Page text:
BOSTON — Historic Boston Inc., the nonprofit preservation organization, the restaurant Comfort Kitchen, and the Upham’s Corner community joined Boston Mayor Michelle Wu at noon Monday to celebrate restoration of the old and a grand opening of the new, as they snipped the ribbon on the revitalized former MBTA trolley system Comfort Station and the new occupant, Comfort Kitchen.
Historic Boston purchased, re-envisioned, and oversaw redevelopment of the abandoned structure at 611 Columbia Rd. in Dorchester into the Comfort Kitchen restaurant, which has been serving a growing number of customers for breakfast, lunch and dinner since an initial opening earlier this year.
“Historic Boston’s objective was to preserve and reuse a local historic building, support an entrepreneur, and help to strengthen the Upham’s Corner commercial district,” said Kathy Kottaridis, Executive Director of Historic Boston, Inc. “This project checks all those boxes besides just being a great new place to eat.”
Comfort Kitchen is owned and operated by local food entrepreneurs Biplaw Rai and Nyacko Pearl Perry of Dorchester alongside chef partner Kwasi Kwaa and branding partner Rita Ferreira, who joined Historic Boston in 2019, as the Comfort Station renovation process got under way, committing to install a neighborhood restaurant at the Columbia Road historic site.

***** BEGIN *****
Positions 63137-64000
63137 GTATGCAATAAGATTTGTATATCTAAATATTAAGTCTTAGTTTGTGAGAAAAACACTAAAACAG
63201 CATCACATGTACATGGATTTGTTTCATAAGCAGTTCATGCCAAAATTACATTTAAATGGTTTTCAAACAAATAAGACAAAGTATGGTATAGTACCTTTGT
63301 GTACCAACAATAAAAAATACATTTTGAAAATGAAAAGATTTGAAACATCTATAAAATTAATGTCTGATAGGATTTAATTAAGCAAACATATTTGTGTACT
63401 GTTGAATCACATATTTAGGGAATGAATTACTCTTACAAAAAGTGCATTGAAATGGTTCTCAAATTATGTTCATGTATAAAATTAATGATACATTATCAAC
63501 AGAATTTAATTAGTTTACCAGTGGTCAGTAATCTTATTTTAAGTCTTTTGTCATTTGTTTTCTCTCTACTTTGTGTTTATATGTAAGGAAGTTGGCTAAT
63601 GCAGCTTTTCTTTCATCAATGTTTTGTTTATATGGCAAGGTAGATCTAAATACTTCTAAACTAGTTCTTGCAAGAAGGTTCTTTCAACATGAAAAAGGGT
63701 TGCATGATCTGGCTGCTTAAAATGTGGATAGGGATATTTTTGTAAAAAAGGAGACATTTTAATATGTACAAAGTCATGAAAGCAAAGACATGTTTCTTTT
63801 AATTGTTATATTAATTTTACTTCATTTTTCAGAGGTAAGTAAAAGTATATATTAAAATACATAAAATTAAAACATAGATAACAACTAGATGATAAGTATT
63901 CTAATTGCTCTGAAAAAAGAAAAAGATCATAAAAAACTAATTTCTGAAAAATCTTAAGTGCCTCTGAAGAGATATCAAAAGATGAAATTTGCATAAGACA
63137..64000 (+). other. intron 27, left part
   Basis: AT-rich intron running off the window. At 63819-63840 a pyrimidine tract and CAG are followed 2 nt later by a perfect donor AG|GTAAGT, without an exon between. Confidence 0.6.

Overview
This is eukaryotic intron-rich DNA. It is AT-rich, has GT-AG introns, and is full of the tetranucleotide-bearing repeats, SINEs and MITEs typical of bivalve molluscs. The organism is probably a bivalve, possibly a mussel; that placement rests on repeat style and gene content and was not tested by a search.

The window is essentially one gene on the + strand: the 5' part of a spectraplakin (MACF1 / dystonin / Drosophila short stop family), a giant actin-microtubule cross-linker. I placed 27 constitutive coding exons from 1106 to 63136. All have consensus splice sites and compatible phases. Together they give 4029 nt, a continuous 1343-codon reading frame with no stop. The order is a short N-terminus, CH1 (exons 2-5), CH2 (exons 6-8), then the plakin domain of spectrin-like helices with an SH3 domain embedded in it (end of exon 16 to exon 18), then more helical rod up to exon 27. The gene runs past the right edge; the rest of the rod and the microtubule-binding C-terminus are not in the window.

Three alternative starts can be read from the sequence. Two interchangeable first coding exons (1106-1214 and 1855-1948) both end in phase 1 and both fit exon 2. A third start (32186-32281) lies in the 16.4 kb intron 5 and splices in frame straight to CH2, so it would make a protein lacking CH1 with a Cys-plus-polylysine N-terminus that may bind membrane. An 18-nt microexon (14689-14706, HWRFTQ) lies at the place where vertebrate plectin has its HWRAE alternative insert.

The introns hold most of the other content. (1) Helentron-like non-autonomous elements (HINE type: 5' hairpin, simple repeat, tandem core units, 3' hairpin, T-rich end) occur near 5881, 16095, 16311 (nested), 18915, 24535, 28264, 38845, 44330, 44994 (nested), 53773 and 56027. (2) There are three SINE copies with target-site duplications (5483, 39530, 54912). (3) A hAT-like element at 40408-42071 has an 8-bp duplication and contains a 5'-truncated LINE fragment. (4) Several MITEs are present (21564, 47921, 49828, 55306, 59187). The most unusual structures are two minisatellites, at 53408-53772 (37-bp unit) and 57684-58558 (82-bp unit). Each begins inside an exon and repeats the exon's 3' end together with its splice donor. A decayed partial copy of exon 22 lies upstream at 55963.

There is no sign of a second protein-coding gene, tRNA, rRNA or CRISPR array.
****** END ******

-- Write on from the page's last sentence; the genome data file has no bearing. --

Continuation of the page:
“The Upham’s Corner Comfort Station blends our rich past with opportunity — for small business growth, for stronger neighborhoods, and for a healthier future for our city,” said Wu. “I want to congratulate Historic Boston for this achievement and encourage everyone to come and enjoy the flavors of Comfort Kitchen.”
The crowd of more than 200 mingled in the new restaurant space and sampled fare from a creative menu drawn from cultures around the world.
Rai, a Dorchester resident, was co-founder of Dudley Café in Roxbury. Focusing on food justice and sustainability, he also sits on the board of directors of Commonwealth Kitchen, a collaborative community providing kitchens with business assistance. Perry, Rai’s spouse, is a Diversity, Equity and Inclusion consultant and coach.
Kwaa launched the Chop Bar pop-up in 2016 with now Chef de Cuisine Shelley Nason to explore global street fare. It was hosted in multiple restaurants in Boston, including Dudley Cafe in Roxbury, where Rai and Kwaa again crossed paths after working together at Hi-Rise Cafe & Bakery.
Ferreira is a designer and art director with over a decade of brand design experience. Her portfolio includes work for hospitality, real estate, cultural, and nonprofit organizations.
While the opening date was delayed due to the impact of the COVID-19 pandemic, the team took the extended timeline as an opportunity to refine their menu, business strategy and began sharing their food and story through pop-ups and other collaborations around the city of Boston and beyond from 2020 to 2022.
Since opening in January 2023, Comfort Kitchen has received terrific review from guests and local media alike. It operates as a cafe by day and restaurant by night with a full bar. The menu is a celebration of the ingredients and flavors of the African diaspora — global comfort food — connected from Asia to the Americas. Comfort Kitchen is proud to be a Black-owned, immigrant-owned, and woman-owned business.